At the University of Wisconsin, all treatment of head and neck cancer patients begins with discussion at our multi-disciplinary tumor board. Most patients with T4 disease, with existing laryngeal dysfunction, considered unlikely to complete definitive CRT or who have a high risk of persistent aspiration after non-operative management undergo total laryngectomy. A laryngeal sparing approach is attempted on most other patients. Radiotherapy is delivered over 6.5 weeks, preferably with concurrent weekly cisplatin. If the patient is hesitant of chemotherapy or has contraindications to cisplatin, concurrent cetuximab may be offered. Patients treated with RT alone are often treated to the same dose, but via an accelerated schedule by adding a 6th fraction per week. The 6th fraction is given by delivering two treatments at least 6 h apart on a weekday of the patient's choosing. We consider the following to be major risk factors for clinically significant weight loss during treatment: a 10% or greater loss of weight in the 6 months prior to starting treatment, delivery of concurrent cisplatin, and treatment of the bilateral neck with radiation. Patients who have 2-3 of these characteristics are often given gastrostomy tubes prophylactically. Patients are seen 2 weeks after completion of therapy, and then every 3 months after completion for 2 years. A CT neck and PET-CT are performed at the first 3-month visit. They are seen twice in year three, and then yearly until years 5-7. At each of these visits, we have a low threshold to present the patient at our multidisciplinary tumor board for consideration of salvage laryngectomy if there are signs of progression.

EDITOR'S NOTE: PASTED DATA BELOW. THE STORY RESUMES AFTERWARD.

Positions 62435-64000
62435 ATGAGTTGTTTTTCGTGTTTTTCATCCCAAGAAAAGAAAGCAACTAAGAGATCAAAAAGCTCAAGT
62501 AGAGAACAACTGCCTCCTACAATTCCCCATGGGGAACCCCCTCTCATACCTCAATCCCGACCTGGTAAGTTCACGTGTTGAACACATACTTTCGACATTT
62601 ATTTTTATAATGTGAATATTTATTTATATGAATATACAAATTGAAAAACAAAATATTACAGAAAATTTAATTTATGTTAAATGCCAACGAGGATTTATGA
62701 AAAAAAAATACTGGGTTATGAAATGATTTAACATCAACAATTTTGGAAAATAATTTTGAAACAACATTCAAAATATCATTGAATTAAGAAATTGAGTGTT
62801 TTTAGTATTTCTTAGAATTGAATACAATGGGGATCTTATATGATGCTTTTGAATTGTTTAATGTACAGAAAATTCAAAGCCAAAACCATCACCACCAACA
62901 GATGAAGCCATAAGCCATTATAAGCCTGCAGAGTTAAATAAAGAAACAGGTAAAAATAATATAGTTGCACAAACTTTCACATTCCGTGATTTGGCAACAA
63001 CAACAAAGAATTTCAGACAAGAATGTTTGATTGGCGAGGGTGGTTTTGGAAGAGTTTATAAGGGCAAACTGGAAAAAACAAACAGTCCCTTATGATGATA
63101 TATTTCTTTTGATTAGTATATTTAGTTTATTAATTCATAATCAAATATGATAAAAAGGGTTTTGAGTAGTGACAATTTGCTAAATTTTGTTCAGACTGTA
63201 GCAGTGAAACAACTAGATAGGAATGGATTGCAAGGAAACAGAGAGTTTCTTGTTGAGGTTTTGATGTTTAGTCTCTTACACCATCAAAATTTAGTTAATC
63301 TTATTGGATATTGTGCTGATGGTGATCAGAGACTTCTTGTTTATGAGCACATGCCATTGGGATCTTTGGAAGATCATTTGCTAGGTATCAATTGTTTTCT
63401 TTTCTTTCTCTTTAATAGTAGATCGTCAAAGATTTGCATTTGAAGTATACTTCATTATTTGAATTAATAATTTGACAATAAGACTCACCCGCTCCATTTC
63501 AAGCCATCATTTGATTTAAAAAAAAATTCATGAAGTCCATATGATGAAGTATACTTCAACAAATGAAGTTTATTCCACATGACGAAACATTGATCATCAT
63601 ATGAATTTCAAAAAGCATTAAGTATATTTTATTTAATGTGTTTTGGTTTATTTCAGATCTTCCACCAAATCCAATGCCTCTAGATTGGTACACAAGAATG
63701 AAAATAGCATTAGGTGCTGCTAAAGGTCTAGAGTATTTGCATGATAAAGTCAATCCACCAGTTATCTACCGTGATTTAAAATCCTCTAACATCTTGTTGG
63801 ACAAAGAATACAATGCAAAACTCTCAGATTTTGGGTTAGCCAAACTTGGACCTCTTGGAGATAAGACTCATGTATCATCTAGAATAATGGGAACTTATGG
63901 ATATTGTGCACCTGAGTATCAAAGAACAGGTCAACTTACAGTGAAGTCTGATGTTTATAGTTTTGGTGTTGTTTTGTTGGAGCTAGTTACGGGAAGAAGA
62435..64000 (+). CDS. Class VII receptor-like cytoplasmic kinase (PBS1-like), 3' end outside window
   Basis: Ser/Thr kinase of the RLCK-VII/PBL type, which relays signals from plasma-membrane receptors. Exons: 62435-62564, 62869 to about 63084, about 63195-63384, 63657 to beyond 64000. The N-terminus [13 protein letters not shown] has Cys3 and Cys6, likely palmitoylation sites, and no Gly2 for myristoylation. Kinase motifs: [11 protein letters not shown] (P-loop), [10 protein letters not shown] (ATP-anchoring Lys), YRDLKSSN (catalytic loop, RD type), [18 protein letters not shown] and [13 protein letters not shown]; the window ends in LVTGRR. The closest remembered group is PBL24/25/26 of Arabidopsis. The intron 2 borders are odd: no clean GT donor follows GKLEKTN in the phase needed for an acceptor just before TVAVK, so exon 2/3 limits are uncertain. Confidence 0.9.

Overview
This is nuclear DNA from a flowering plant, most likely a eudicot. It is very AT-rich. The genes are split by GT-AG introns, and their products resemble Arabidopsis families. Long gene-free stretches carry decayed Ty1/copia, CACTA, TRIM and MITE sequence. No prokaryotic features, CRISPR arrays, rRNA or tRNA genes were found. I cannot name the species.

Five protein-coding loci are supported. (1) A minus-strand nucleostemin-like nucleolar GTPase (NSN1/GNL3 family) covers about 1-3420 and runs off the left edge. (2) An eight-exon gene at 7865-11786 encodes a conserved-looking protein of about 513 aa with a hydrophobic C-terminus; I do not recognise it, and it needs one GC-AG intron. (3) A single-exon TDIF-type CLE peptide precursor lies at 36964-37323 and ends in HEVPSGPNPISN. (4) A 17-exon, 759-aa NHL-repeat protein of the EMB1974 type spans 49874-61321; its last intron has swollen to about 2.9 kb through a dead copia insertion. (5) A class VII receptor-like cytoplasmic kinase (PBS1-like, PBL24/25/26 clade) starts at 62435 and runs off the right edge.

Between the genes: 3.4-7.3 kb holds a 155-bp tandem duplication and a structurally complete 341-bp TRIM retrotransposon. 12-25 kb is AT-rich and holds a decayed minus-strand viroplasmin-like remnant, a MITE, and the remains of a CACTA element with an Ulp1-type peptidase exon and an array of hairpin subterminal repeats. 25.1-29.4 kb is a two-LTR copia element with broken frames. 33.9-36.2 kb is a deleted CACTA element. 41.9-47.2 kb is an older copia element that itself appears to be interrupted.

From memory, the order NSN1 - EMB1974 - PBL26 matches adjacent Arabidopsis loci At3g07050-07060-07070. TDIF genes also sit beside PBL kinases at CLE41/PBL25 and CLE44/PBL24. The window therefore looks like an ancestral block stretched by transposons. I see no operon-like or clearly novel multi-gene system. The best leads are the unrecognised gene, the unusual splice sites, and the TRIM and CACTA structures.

Keywords: Aryepiglottic; Arytenoids; Cancer; Cetuximab; Cisplatin; Head and neck; Hypopharynx; Immunotherapy; Laryngeal; Laryngectomy; Larynx; Locally advanced; Nivolumab; Pembrolizumab; Pharyngeal wall; Postcricoid; Preservation; Proton; Pyriform sinus; Radiation; Radiotherapy; SBRT; Squamous cell carcinoma; Subglottis; Supraglottis; Vocal cords; Vocal folds; Voice.
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